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C. B. Tripathi, Ph. D.

Scientist, Medicinal & Process Chemistry

Asymmetric Synthesis, Organocatalysis and Photocatalysis

Exploration of novel Reactivites and Catalysis

The prime focus of our lab is towards exploring new reactivities and concepts in the domain of catalysis and asymmetric synthesis. The protocols developed through these explorations are designed in a way to facilitate the drug discovery program on drug resistant tuberculosis. Moreover, we are also active in the domain of photocatalysis with a goal of developing general protocol for enantioselective radical reactions.

Asymmetric synthesis of medicinally active compounds is among the most sought after fields in organic synthesis. Over the years the field of asymmetric synthesis has flourished and via several activation modes a wide range of transformations have been developed. But despite the spectacular progress, the application of asymmetric synthesis in medicinal chemistry remains limited. This situation gets particularly challenging as a growing number of single enantiomers have been approved as drugs.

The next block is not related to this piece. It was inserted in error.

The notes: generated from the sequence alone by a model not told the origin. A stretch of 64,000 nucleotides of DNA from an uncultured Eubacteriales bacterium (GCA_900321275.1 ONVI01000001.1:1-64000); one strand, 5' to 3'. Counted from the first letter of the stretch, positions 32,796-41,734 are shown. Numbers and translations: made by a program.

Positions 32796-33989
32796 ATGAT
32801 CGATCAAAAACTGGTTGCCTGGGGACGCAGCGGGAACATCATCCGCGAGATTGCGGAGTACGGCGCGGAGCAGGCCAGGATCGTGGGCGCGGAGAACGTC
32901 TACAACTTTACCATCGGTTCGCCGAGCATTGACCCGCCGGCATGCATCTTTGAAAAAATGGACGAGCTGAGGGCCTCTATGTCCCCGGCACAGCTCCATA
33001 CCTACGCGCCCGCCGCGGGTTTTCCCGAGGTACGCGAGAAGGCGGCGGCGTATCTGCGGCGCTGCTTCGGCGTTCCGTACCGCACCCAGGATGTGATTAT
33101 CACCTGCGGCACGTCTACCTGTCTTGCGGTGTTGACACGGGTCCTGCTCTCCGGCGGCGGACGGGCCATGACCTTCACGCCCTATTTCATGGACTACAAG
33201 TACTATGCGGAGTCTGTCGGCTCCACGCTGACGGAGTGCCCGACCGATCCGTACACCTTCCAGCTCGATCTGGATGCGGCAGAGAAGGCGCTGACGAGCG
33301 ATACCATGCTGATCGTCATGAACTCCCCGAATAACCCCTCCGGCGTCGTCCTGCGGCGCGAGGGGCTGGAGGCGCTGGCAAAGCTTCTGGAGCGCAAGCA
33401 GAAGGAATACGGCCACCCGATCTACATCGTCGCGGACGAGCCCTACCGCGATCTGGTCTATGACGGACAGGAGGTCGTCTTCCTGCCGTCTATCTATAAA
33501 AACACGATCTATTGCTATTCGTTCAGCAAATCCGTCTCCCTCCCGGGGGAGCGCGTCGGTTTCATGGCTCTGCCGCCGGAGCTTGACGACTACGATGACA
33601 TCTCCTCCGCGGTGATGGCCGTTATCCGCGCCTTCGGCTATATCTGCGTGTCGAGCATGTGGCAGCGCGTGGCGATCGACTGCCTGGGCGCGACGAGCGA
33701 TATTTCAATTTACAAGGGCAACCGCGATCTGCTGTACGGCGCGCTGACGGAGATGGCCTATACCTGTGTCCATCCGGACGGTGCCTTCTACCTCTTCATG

In the arena of organocatalysis our interest is in the field of enantioselective Brønsted acid catalysis. Over the last decade Brønsted acid catalysis has established itself as an important branch of organocatalysis. In 2004 Akiyama et al. and Terada et al. independently reported the application of BINOL derived phosphoric acids in asymmetric Mannich reaction. Since then several phosphoric acid derivatives are synthesized and numerous transformations have been accomplished by them relying on different activation modes. By utilizing these activation modes, we will attempt the asymmetric synthesis of several biologically relevant scaffolds with a quaternary chiral centre. The obtained compounds would be extrapolated to synthesize the library of compounds and their biological activities would be screened. In addition, we will also be active in the field of photocatalysis with a goal of developing new concepts and reactivities. In this domain our efforts will be focused towards developing a general protocol for enantioselective radical reactions. The synthetic methods developed will be utilized for synthesizing compounds with therapeutic relevance, particularly against drug resistant tuberculosis.